Kissing To Be Clever

Culture Club

Virgin, 1982

http://www.culture-club.co.uk

REVIEW BY: Christopher Thelen

ORIGINALLY PUBLISHED: 01/15/2017

In 1982, when new wave was cutting edge and disco was coughing up blood in its death throes, Culture Club was still a culture shock. Featuring a gender-neutral lead singer in Boy George, who wasn't the strongest singer out there but who could easily have been a purveyor of blue-eyed soul (see Rick Astley about seven years later), they were a band without a particular pier to anchor their ship to.

Listening to their debut album Kissing To Be Clever all these years later is the concrete proof of that. Spawning the worldwide hit “Do You Really Want To Hurt Me,” it would be easy – and wrong – to assume that the album was filled with songs of that genre. Instead, you have tracks with Caribbean rhythms, pseudo-disco dance songs, light rock, and even a little Dancehall thrown into the mix. If only this was one that, when the “blend” button was pushed, resulted in a tasty musical smoothie. At best, it's uneven. At worst, it's unlistenable.

(Eagle-eyed readers will probably want to call me to task for not mentioning the song “Time [Clock Of The Heart]” but this actually was not on the initial pressing of the record, but added on to the US version after the band's initial success. My copy just so happens to be the original track listing, but newer CDs include this track, along with a few other bonus songs.)

There are a number of issues off the bat with this particular record. First is, regrettably, something that was the scourge of the industry as a whole in the early '80s – synthesized drums. I understand that this was a product of its times, but it doesn't mean I have to like it. And in the dark recesses of my mind, I know that the drums on “Do You Really Want To Hurt Me” are probably electronic as well...but, dammit, they my_heart_sings_the_harmony_web_ad_alt_250 sound real, so I'll keep living in the thought that they are real drums.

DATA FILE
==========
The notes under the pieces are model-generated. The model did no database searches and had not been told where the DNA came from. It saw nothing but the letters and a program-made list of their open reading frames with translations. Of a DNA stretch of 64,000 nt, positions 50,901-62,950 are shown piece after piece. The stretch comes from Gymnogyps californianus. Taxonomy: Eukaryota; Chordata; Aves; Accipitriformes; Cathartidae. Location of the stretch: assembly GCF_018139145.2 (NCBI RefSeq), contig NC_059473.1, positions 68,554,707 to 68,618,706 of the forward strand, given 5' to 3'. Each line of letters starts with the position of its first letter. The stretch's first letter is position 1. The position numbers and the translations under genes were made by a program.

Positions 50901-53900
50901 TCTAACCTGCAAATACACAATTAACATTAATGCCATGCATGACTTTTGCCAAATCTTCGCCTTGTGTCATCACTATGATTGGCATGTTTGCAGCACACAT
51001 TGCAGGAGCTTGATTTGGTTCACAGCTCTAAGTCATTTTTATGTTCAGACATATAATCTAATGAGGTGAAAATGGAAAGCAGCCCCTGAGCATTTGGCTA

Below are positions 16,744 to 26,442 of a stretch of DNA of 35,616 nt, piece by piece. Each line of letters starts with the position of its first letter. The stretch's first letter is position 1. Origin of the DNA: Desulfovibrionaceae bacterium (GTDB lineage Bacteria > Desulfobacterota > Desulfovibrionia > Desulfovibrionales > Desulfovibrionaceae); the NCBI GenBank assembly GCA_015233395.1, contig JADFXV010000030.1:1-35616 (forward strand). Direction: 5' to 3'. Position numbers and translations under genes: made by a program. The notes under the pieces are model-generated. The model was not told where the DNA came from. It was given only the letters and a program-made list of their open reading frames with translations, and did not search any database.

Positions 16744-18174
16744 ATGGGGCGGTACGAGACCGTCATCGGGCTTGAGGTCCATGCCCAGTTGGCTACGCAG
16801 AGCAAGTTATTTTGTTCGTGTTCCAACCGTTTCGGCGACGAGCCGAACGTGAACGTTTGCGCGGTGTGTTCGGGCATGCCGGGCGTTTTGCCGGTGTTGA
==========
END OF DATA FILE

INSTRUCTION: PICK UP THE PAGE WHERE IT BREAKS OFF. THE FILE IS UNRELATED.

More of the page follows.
Second is Culture Club's over-reliance on certain phrases that suggests either a lack of songwriting maturity (which is something that only comes in time and practice, to be fair) or trying to hammer home some points with the subtlety of a sledgehammer to the groin. There are three songs with the word “boy” in the title, and two of them highlight white boys in particular. Even so, I'd call this and the synthesized drums to be minor points of contention.

The biggest problem with Kissing To Be Clever is it captures a band who has no idea what they want to be when they grow up. There are signs that they are still hanging on to their youth by making a dance mix (“White Boy,” easily the worst track on the album – even featuring George doing a little rap at the end), and there are signs they want to follow a Calypso-like beat (“I'll Tumble 4 Ya,” which, actually, is not that bad of a track, and “You Know I'm Not Crazy”). Still others just fall onto the plate like half-baked new wave tracks (“I'm Afraid Of Me,” “Boy, Boy (I'm The Boy)”). Yes, Culture Club was still growing as a band, but these sound more like demos that needed more studio polish – and maybe a session or two in the re-write room – before they were ready for prime time.

Yet not all is lost on this disc. “Do You Really Want To Hurt Me” has proven over time to be a surprisingly good song, and one that suggested that, had George and crew followed this path (and had it been seen as a viable format by the powers that be), Culture Club could have easily been the purveyors of a re-emergence of soul-based rock. (I'm not including the song in my overall rating of this disc, but even “Time [Clock Of The Heart]” serves as further proof that this could easily have been a solid career path musically for the band.)

The hidden gem on the disc is “Love Twist,” which intermixes that British soul with some Jamaican dancehall rhythms (and the dub stylings of Captain Crucial) into a mix that works on all levels. I'm not suggesting that the whole album should have been like this, but of all the tropical rhythms introduced in the songs, this is the most successful (as well as the most enjoyable).

Kissing To Be Clever is naturally seen as the spark that lit the bright but short fuse on Culture Club's career, and it has a few moments to truly celebrate. But, as a whole, it's pretty much a forgettable disc, and unless you have to own everything an artist ever released, you're probably better off living with any one of the best-of collections out there.

Rating: C-

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